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Security Of E-systems And Computer Networks

RRP $321.99

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E-based systems are ubiquitous in the modern world with applications spanning e-commerce, WLANs, health care and government organisations. The secure transfer of information has therefore become a critical area of research, development, and investment. This book presents the fundamental concepts and tools of e-based security and its range of applications. The core areas of e-based security - authentication of users; system integrity; confidentiality of communication; availability of business service; and non-repudiation of transactions - are covered in detail. Throughout the book the major trends, challenges and applications of e-security are presented, with emphasis on public key infrastructure (PKI) systems, biometric-based security systems, trust management systems, and the e-service paradigm. Intrusion detection technologies, virtual private networks (VPNs), malware, and risk management are also discussed. Technically oriented with many practical examples, this book is suitable for practitioners in network security, as well as graduate students and researchers in telecommunications and computer science.


Computer Telephony Integration

RRP $275.99

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Since the publication of the first edition, the CTI world has changed significantly. Where it was once focused on the integration of voice systems with computers, the focus is now on IP-based voice, or converged networks and services. Today, the telcos are upgrading their systems from circuit-switched to IP-based packet-switched networks. Companies like Cisco Systems and Dow Chemical have installed IP-based phones in their offices worldwide, saving millions of dollars in service fees.
Computer Telephony Integration, Second Edition has been updated to reflect these recent changes in the industry and will help managers make the right decisions for their communications infrastructure. It explains the business and economic significance of the major integrated data-voice technologies and highlights the pros and cons of each approach. The text covers convergence, telephony standards, new and powerful tools for call centers, IP telephony(VoIP), infrastructure management tools, and advanced business applications.
In addition to the latest developments in standard CTI technologies such as IVR, voicemail, speech recognition, and applications, this edition includes expanded chapters on security, cost management, call center technology, and IP telephony. Case studies provide a real world perspective on many of the newest CTI technologies. Bringing together the author's extensive experience in the field, Computer Telephony Integration, Second Edition will help communications and IT professionals make efficient, cost-effective decisions that will lead to improved customer service, increased productivity, reduced costs, and enhanced workflow automation.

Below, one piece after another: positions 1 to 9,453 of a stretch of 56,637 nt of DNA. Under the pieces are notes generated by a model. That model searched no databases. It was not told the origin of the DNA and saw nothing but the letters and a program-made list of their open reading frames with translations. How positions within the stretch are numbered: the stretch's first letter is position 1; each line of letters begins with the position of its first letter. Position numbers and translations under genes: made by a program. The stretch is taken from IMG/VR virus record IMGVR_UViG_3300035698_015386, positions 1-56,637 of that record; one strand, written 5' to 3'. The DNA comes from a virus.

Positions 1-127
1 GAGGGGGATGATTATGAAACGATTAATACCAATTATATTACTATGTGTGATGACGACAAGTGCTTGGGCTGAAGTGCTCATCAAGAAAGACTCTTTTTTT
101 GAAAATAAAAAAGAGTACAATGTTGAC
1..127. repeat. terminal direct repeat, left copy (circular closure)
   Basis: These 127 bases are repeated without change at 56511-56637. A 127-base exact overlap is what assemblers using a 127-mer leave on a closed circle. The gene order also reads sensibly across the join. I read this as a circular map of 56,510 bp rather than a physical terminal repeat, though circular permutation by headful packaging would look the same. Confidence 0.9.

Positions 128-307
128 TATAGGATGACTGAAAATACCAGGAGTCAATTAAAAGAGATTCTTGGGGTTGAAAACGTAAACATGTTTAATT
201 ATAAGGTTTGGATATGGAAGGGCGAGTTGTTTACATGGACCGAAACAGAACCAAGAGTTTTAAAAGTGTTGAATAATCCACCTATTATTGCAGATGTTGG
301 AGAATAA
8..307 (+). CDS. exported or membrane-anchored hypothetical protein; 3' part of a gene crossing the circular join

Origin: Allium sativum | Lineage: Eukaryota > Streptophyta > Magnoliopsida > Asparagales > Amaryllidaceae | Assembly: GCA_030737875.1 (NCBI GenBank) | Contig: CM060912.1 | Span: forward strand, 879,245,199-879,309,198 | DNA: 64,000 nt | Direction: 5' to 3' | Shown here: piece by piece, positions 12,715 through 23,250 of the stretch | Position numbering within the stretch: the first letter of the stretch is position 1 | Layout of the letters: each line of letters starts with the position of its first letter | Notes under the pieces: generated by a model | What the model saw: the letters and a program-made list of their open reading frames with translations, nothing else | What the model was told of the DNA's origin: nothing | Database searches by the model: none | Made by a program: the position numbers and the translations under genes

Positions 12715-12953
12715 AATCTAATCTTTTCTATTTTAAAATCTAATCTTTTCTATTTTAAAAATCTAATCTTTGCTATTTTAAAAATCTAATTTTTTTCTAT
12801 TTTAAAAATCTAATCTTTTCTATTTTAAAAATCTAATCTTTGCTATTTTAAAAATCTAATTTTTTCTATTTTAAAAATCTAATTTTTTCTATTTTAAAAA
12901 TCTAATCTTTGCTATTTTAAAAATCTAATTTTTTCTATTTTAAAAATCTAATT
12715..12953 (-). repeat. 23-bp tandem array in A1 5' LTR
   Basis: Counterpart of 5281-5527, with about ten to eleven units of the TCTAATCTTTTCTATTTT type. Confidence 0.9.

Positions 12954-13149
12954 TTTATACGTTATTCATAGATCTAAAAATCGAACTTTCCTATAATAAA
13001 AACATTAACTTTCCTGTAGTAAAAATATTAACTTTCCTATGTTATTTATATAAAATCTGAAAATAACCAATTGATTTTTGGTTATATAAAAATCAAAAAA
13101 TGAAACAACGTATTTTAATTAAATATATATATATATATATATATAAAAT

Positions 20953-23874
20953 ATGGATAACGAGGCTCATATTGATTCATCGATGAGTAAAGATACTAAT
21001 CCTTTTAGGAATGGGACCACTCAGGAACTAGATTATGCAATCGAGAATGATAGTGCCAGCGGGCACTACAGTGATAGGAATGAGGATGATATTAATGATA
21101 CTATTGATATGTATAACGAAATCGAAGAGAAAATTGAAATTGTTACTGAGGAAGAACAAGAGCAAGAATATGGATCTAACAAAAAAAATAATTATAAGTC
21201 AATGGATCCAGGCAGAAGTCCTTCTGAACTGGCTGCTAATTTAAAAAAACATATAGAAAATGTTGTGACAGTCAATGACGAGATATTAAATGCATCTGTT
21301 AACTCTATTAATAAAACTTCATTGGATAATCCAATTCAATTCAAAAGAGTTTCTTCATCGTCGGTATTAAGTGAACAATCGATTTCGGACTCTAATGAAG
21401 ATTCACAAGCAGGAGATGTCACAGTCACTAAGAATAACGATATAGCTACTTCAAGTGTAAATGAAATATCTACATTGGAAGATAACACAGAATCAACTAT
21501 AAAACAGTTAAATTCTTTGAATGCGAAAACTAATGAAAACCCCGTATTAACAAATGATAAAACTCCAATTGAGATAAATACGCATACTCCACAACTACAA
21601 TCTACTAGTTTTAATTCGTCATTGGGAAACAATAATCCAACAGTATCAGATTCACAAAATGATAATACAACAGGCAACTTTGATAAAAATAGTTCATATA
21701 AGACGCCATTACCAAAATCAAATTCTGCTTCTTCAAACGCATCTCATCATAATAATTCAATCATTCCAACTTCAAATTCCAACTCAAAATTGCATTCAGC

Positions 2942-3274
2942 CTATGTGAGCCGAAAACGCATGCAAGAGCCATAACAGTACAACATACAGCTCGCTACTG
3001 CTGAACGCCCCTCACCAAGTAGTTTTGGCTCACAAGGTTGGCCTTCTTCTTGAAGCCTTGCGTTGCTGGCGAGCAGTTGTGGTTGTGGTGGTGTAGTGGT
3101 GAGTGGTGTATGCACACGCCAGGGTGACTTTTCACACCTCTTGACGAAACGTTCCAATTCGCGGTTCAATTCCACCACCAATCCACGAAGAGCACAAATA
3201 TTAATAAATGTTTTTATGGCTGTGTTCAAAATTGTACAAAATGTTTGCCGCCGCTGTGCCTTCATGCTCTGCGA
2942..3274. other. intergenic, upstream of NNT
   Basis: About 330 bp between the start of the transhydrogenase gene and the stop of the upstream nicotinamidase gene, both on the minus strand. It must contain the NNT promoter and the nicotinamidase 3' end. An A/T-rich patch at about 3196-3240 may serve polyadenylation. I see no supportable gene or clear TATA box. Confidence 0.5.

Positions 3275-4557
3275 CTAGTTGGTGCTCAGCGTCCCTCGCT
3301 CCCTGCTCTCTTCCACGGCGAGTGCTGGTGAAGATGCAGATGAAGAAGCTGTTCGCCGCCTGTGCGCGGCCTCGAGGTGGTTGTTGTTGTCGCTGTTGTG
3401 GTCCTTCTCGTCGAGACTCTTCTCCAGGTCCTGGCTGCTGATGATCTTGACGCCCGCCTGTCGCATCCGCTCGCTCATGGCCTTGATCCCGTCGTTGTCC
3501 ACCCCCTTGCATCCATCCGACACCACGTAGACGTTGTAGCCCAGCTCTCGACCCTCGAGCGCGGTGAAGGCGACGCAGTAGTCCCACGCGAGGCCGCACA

Computer Simulation In Financial Risk Management

RRP $256.99

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Computer programs that simulate complex processes in the real world can provide a quantitative tool for determining how much debt can be added safely to a company's capital structure. The increasing number of bankruptcies and defaults in today's international business arena result from debt overload and point to major shortcomings in the conventional financial evaluation process. In this book, Roy L. Nersesian describes why current methods of risk management fail and how computer simulation can be employed to determine the safe level of debt more accurately. Because the decision to add debt to an organization requires favorable, and essentially independent, decisions from both the borrower and lender, it is necessary to quantify both perspectives. Through actual examples readers will learn how to do this and to translate an actual business situation into a simulation model or program. Current evaluation systems, according to Nersesian, fail to incorporate the cyclical nature of business activity. They result all too often in an overly optimistic projection of cash flow. Simulation techniques are better able to incorporate the transience of good times and put quantitative analysis of risk on par with quantitative analysis of reward. Simulation techniques also reduce the role of speculative, and highly subjective, judgment. For example, decisionmakers who are not familiar personally with a particular business area, assign more risk to that area than those who are. A quantified risk management system enables executives to rank projects by the degree of risk much as they currently rank them by degree of profitability. The book presents the concept of simulation in terms that can be understood by generalists in corporations and financial institutions. At the same time, it provides computer programmers with an understanding of risk management principles. It will provide a valuable resource for: financial executives, planners and strategists in corporate and governmental organizations; bank lending officers; and computer programmers working with these organizations.